Here's something that caught my eye: an episode of All Star Theater entitled "The Tryst." (1:30 p.m., WIBF) Is the story any good? I don't know, but the cast is, with William Lundigan, Edward Arnold, and two very young future stars: Anne Francis and Vera Miles. The night rounds out with NBC's Saturday Night at the Movies (9:00 p.m.), showing a rerun of the pilot for this fall's new series Then Came Bronson, starring Michael Parks. a kind of Route 66 on two wheels. Unlike Tod, Buz and Linc, Bronson's adventures only ran for one season.

It's too bad we don't have Sullivan vs. the Palace this Sunday, but while The Hollywood Palace takes the summer off, Ed's back in reruns with a strong lineup: Johnny Mathis, singing a medley of songs by Henry Mancini (with Mancini conducting the orchestra); Diana Ross and the Supremes; dancer and chorergrapher Peter Gennaro; singer Shani Wallis; comedy from Burns and Schreiber and Rodner Dangerfield; and the balancing Rolan Brothers. (8:00 p.m., CBS) That's followed by a very good lineup on Hee Haw (9:00 p.m,. CBS), featuring Loretta Lynn and Waylon Jennings, along with Roy Clark and Buck Owens and the Buckaroos. For all of the ridicule Hee Haw takes from its cornpone humor, just about every big name country star appeared on that show over the years.

's highlight is a rerun of the 1966 historical epic Khartoum (8:30 p.m., NBC), the story of the 1884–1885 Siege of Khartoum, in the Sudan. Judith Crist hails this "intelligent epic," especially Robert Ardeny's screenplay, and a star-studded cast led by the two antagonists: Charlton Heston's "very good portrait of the enigmatic General 'Chinese' Gordon," leader of the British forces defending the city of Khartoum, and Laurence Olivier's "simply superb portrait" of the Mahdi, leader of the Arab tribesmen besieging the city. It is, says Crist, "the rare spectacular that engrosses the mind as well as the eye." If you're in the late-night mood, check out the guest hosts on the chat shows: Flip Wilson on The Tonight Show (11:30 p.m., NBC) and Pat Butrram (!) on The Joey Bishop Show (11:30 p.m., ABC); Pat's guests, by the way, include Gene Autry and Xavier Cugat and Charo. That might be the show of the week.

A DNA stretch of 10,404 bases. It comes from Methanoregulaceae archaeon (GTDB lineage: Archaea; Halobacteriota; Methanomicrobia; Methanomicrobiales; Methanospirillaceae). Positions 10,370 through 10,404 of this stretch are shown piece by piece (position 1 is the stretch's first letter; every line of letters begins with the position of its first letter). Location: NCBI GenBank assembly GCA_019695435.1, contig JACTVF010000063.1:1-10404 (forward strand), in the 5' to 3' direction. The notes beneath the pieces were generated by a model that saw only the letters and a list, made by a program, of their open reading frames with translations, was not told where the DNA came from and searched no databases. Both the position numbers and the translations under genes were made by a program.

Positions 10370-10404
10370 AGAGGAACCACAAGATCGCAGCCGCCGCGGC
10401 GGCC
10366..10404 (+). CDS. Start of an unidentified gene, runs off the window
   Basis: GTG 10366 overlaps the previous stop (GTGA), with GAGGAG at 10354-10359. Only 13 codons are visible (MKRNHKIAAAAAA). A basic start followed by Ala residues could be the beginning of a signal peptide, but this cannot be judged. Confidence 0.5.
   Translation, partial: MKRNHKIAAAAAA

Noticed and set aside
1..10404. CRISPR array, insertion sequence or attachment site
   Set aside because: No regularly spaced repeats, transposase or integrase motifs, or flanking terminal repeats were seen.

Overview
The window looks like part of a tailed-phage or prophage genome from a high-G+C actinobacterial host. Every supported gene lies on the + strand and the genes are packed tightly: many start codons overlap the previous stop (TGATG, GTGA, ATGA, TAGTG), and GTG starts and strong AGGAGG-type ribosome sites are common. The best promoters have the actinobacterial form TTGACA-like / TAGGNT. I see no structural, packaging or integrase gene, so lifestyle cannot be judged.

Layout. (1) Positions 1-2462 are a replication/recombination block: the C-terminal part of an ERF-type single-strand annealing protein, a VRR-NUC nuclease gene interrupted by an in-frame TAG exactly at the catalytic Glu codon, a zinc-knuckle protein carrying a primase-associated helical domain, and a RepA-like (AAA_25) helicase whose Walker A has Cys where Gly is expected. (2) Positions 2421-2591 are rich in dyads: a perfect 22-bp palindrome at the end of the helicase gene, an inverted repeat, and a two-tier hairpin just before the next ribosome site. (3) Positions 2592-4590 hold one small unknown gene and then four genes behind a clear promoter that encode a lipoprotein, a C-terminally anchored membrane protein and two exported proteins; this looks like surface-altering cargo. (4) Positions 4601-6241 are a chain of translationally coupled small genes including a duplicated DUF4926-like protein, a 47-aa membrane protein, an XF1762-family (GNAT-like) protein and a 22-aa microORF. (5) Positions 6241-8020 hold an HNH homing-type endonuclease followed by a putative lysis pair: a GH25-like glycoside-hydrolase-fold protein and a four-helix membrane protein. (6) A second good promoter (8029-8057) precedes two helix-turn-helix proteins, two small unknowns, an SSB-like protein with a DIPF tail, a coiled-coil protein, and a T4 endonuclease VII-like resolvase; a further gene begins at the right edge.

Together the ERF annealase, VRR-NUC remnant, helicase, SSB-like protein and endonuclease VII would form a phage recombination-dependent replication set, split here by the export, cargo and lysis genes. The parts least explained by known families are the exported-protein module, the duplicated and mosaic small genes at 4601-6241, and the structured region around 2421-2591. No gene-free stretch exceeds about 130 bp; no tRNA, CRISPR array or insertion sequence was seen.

If you haven't figured it out yet, this week's shows are heavy on the rerun side, but that doesn't mean they aren't worth watching; after all, it's when people used to catch up on the shows they'd missed in this pre-VCR era. For example, one of Tuesday's choices is "All Our Yesterdays," the much-loved episode of Star Trek that sends our heroes back in time: Kirk has to defend himself against charges of whichcraft, while Spock and McCoy are stranded in a prehistoric ice age with the woman who captures Spock's pre-Vulcan heart, Mariette Hartley.* Of course, if you're going to give this a watch, you'll have to pass up this week's episode of Lancer, with guest star Johnnie Whitaker. (7:30 p.m., CBS)

*Typo alert: in the TV Guide, she's listed as "Mariette Hart."

Mariette Hartley—this time with her name spelled correctly—is back on NBC Wednesday night, this time as a naive Missouri girl who hires David Ross to find her missing brother (Rick Jason) in Darren McGavin's cynical P.I. series The Outsider (10:00 p.m., NBC). One of these days, I'm going to have to dip into the grey market and get some episodes of that. Fortunately, I won't have to do that with "And When the Sky Was Opened," an excellent first-season episode of The Twilight Zone, starring Rod Taylor, Jim Hutton and Charles Aidman as the first three astronauts into space, who find upon returning to Earth that not all is as it seems. After all, I just bought the complete series. (6:30 p.m., WPHL)

Have you had the feeling, especially in the last year or so, that you're just a piece on a chessboard, being moved at will by someone else? Find out what happens when this is literally the case, on a rerun of "Checkmate" on The Prisoner (8:00 p.m., CBS). As usual, the plot involves one of the favorite topics in The Village: conformity. As usual, Number 6 meets the challenge with his own favorite topic: escape. Otherwise, check out one of those movies I mentioned that features our cover star, Andrew Duggan. Yes, it's The Incredible Mr. Limpet (9:00 p.m., CBS), which Judith Crist describes as "a movie about a schnook who becomes a dolphin." I'm not sure who Duggan plays, but Don Knotts is the schnook.